Sun : took out adverts in local press to apologise to Gazley
Top libel judge Mr Justice Eady has backed the decision to cut the legal costs charged in a “no win, no fee” case involving a man wrongly identified by a photograph in The Sun newspaper as a paedophile.
- June 12, 2018
- October 28, 2016
- November 4, 2013
David Gazley, from Great Yarmouth, whose picture was wrongly published, has failed in a High Court battle over the legal costs he ran up suing the newspaper.
He hired London law firm Carter-Ruck and Partners to sue The Sun and accepted an offer of £50,000 from the paper. Before Carter-Ruck became involved he was offered £10,000.
The Sun then challenged the £91,779 bill charged by Carter-Ruck under a conditional fee agreement.
Under CFAs lawyers can claim a “success fee” of up to 100 per cent of costs if they win.
Last March, a costs judge ruled Gazley had not acted reasonably in instructing London solicitors, and that he was only entitled to recover costs on the basis of rates applicable to solicitors in the Norwich area. The judge cut the legal bill to £32,633 (Press Gazette , 19 March).
Mr Justice Eady, in backing the costs judge, stressed that his decision was not to be taken as laying down guidelines on the rights of litigants to chose expensive lawyers to act for them.
However, libel lawyers consider it inevitable that this judgment will have impact on the choice of lawyers in the future. While it does not lay down firm guidelines it serves as an indicator of judicial thinking on this important aspect of libel actions.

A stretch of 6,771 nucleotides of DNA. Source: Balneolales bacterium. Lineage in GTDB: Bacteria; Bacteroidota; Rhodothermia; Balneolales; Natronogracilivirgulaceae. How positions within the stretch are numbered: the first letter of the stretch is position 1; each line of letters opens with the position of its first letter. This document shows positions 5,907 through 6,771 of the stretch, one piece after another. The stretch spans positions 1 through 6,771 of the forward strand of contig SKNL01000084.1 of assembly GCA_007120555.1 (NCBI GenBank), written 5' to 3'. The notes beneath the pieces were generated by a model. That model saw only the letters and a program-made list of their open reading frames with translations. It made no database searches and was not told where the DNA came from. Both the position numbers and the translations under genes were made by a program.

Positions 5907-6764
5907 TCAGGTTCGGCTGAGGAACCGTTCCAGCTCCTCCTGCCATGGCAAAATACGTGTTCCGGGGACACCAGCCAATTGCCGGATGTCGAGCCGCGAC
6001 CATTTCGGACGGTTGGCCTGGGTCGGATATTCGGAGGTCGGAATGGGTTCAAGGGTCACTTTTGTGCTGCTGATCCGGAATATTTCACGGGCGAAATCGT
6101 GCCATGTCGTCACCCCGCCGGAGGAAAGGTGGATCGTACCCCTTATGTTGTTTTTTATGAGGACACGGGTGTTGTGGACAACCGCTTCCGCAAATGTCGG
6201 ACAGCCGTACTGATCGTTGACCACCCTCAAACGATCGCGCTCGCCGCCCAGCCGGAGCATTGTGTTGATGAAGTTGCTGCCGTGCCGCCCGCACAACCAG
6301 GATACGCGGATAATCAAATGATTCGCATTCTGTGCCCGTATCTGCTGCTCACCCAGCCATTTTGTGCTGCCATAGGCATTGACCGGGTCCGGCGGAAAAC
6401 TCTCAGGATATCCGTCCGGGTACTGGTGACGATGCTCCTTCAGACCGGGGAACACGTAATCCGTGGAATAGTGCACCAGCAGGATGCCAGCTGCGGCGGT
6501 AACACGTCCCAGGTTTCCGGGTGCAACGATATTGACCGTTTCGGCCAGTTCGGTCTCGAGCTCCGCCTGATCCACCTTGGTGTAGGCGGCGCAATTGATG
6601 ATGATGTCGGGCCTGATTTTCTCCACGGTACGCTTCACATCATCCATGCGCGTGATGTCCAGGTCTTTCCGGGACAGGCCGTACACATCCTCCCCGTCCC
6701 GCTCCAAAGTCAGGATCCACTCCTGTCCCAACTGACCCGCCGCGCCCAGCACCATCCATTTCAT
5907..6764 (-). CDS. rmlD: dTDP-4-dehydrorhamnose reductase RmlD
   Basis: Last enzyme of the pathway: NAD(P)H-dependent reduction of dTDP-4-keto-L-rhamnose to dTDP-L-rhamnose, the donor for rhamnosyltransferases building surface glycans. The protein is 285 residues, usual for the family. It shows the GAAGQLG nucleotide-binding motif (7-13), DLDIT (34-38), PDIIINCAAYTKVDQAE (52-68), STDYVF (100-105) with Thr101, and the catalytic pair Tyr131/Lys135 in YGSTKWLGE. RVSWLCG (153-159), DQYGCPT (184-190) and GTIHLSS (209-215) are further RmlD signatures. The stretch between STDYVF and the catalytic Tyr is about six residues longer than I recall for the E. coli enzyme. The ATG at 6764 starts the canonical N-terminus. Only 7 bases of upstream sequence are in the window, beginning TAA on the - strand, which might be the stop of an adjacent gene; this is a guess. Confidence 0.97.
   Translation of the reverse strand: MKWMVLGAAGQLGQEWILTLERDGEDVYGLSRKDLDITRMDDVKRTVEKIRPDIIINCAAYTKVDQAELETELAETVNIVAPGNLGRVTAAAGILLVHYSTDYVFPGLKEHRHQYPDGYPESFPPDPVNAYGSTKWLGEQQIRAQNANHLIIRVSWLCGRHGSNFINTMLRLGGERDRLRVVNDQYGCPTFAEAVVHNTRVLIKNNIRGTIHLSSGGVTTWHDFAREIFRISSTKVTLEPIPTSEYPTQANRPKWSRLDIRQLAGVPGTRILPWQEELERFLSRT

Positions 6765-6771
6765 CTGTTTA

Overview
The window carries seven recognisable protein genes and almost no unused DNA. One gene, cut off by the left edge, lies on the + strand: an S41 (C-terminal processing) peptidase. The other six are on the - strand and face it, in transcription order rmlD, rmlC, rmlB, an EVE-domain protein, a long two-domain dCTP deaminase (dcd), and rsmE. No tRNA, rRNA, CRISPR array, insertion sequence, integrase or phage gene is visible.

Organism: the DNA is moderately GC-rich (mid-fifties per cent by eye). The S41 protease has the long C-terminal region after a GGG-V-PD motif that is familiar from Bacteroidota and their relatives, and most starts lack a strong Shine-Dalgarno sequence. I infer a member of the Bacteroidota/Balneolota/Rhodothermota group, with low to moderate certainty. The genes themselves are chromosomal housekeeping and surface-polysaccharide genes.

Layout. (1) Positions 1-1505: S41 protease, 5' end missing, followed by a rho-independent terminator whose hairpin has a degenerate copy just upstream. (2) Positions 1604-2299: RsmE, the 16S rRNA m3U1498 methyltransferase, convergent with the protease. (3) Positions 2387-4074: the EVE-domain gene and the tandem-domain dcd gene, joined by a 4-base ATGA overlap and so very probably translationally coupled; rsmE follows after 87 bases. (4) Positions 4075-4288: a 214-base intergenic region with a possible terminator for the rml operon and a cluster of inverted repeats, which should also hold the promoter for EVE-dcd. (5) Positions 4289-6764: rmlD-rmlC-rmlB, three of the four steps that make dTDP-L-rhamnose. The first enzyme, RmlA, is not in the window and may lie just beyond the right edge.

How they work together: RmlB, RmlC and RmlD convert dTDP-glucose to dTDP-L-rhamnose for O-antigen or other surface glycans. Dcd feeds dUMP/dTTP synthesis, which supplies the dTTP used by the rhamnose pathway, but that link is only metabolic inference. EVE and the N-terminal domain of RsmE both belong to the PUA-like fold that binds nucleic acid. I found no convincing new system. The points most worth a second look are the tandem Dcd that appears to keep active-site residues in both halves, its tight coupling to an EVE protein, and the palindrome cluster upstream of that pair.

The judge said: “It is important to recognise that in order to have the necessary or the proportionate expertise available one does not always need to instruct London specialist solicitors.
An important factor is that any competent litigation solicitor in the country can call upon specialist members of the Bar at very short notice.”
He continued: “Naturally, there will be cases where it is reasonable, or for that matter highly desirable, for specialist lawyers to be instructed in libel litigation.”
Mr Justice Eady added, however, that there had been “substantial cases” tried both in London and elsewhere in the past which had been handled throughout by competent non-specialist solicitors with the help of experienced counsel.
He said the question raised by this case was whether the costs judge had been wrong in his view that it was not reasonable of Gazley to instruct Carter-Ruck, given the limited nature of the issues that at the time remained outstanding.
Mr Justice Eady said he did not consider the decision of the costs judge could be classified as wrong and dismissed the appeal.
The judge said The Sun and its lawyers had recognised the gravity of the situation, published an apology and set about negotiating a settlement.
The picture was supplied by an agency.
By Roger Pearson